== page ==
You have no idea how important this choice is (from The Stanley Parable)
I started a computer game last night that spoke to the times in an interesting way. No, not The Walking Dead or Plague, Inc.: it’s The Stanley Parable (and it’s free for a limited time as of this writing on Epic). Sure TWD and Plague, Inc. certainly share the paranoia and dread of today, but The Stanley Parable deals with something that has affected us all around the world, and that choice – and the lack thereof. Without giving too much away, TSP is game in which the isolated protagonist office worker Stanley discovers that he has suddenly stopped receiving directions from his boss. The parable that ensues makes you consider whether or not the choices you make are really your own and how much control do you have of the story being told – if there even is a story.
I’ve been very aware of choice over the past week, as have all of us I expect. We are all now much more limited in where we can go and what we can do. Some choices are made for us, like what stores are open, and others are made on our own. Others’ choices impact our own lives as well, from refusing to follow precautions to hoarding paper towels. The idea of choice and the lack thereof has impacted my life most significantly in my work as a hospice chaplain and bereavement counselor. Continue reading
Previously I wrote concerning the importance of faith communities as well as professional support in addressing mental health in our congregations. I advocated using a holistic approach, addressing the spiritual, emotional, physical and social aspects of the whole person. Today I am going to look at practical ways that churches can do that. Continue reading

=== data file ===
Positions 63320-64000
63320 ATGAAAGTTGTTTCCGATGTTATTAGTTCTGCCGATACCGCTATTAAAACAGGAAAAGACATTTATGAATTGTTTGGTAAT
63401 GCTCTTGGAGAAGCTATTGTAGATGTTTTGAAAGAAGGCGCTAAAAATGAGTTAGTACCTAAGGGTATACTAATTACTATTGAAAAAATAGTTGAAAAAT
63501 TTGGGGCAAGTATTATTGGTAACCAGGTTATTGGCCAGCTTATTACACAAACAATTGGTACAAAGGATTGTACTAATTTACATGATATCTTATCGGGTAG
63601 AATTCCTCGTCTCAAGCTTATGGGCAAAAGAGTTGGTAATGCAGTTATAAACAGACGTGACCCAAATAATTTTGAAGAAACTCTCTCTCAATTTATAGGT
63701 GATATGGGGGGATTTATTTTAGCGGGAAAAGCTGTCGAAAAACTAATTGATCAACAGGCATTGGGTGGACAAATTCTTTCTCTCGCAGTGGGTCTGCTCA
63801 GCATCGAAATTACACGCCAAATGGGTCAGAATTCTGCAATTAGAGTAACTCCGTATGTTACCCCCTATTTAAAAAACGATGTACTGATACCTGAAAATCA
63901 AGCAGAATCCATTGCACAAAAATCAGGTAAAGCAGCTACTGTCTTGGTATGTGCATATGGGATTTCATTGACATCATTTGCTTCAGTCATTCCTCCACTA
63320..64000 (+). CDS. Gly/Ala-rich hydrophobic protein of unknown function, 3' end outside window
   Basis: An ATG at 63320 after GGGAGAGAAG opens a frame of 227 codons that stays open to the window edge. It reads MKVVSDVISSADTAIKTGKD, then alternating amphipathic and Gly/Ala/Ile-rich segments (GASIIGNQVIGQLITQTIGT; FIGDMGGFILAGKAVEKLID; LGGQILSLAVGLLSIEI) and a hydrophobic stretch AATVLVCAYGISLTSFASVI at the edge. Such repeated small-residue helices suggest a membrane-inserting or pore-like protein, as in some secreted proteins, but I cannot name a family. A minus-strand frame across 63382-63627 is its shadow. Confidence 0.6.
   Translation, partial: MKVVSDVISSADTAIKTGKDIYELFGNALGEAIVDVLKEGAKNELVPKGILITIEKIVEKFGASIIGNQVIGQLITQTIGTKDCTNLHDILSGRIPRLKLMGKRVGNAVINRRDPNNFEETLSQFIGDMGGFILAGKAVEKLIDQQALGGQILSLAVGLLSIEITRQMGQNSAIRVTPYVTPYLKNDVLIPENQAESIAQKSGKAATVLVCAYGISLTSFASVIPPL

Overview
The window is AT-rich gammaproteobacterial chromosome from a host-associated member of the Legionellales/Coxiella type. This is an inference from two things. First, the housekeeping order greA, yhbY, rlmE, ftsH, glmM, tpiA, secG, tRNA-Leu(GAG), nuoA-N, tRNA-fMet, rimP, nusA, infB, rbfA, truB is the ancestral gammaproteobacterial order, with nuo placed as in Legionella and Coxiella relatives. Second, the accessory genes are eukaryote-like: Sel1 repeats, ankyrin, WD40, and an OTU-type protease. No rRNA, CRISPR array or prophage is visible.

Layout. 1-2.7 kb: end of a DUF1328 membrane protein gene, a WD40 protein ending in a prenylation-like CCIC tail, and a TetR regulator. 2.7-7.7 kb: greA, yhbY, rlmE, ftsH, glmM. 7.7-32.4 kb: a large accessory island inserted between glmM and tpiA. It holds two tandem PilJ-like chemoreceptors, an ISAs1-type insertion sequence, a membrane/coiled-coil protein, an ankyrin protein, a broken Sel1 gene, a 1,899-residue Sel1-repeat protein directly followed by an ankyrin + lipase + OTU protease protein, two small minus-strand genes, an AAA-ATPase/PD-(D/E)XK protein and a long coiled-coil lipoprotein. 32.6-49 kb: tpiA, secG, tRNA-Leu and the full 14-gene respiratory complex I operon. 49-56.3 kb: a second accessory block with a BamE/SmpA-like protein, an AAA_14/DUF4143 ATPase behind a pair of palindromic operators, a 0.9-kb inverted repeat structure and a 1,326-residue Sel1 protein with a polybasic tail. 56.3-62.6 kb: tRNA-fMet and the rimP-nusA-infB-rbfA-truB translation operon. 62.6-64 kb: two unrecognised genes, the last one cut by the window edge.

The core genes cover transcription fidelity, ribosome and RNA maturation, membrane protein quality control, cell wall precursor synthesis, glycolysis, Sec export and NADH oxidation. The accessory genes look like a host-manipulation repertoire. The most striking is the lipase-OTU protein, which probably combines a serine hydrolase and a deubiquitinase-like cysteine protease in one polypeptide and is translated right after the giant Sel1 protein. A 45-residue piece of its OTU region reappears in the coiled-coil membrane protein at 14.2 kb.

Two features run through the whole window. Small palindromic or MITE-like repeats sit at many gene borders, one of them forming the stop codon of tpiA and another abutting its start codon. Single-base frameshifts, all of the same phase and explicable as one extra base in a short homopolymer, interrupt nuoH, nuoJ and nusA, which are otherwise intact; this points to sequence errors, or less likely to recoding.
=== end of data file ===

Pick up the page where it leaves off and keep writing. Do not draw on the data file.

Mental health is a major concern in the United States, and Christian books concerning depression, anxiety and other mental health issues are common bestsellers. Yet the majority of pastors rarely or never discuss it on Sunday mornings.
A 2018 study by Lifeway research brought the issue of how mental health is addressed in churches to light. The study found that although 66% of pastors rarely discussed mental health issues from the pulpit, over half have counseled someone with an acute mental illness, and ¾ of those surveyed knew someone personally who suffered from clinical depression. The study found that almost a quarter of pastors surveyed struggled with mental illness themselves. If this is the case, why aren’t pastors speaking about this more often? Continue reading
I revisited an older verbatim that I wrote back in 2011. It’s interesting to go back and review older visits and interactions with the lens of history and experience. I don’t remember this particular case, but it reminds me of several other cases. I do remember that it was rather frustrating for me, which will be evident in the interaction. Continue reading
While at the library a few weeks ago I found this book peeking out at me from among the graphic novels called The Worrier’s Guide to Life. It’s hysterical, because it’s true. The page I included above made me laugh out loud because I’ve had all of these – sometimes several combinations of them – keep me up at night. I showed it to my wife but I don’t think she got it (she’s usually asleep before she hits the pillow anyway). There was so much in that book that worriers and the anxiety-prone people like me to find funny, which is great because it’s good therapy to hold a mirror up to your problems and laugh at them.
I’m a Christian that has struggled with anxiety for many years. It’s something I deal with more or less on a daily basis, but it’s not as debilitating for me as it is for many others. I’ve had a few panic attacks, been on and off medication, gone to counseling, and try to manage more or less on a day to day basis. Regardless of how many ups and downs I have, I know that what I go through is nothing compared to what others do though. Continue reading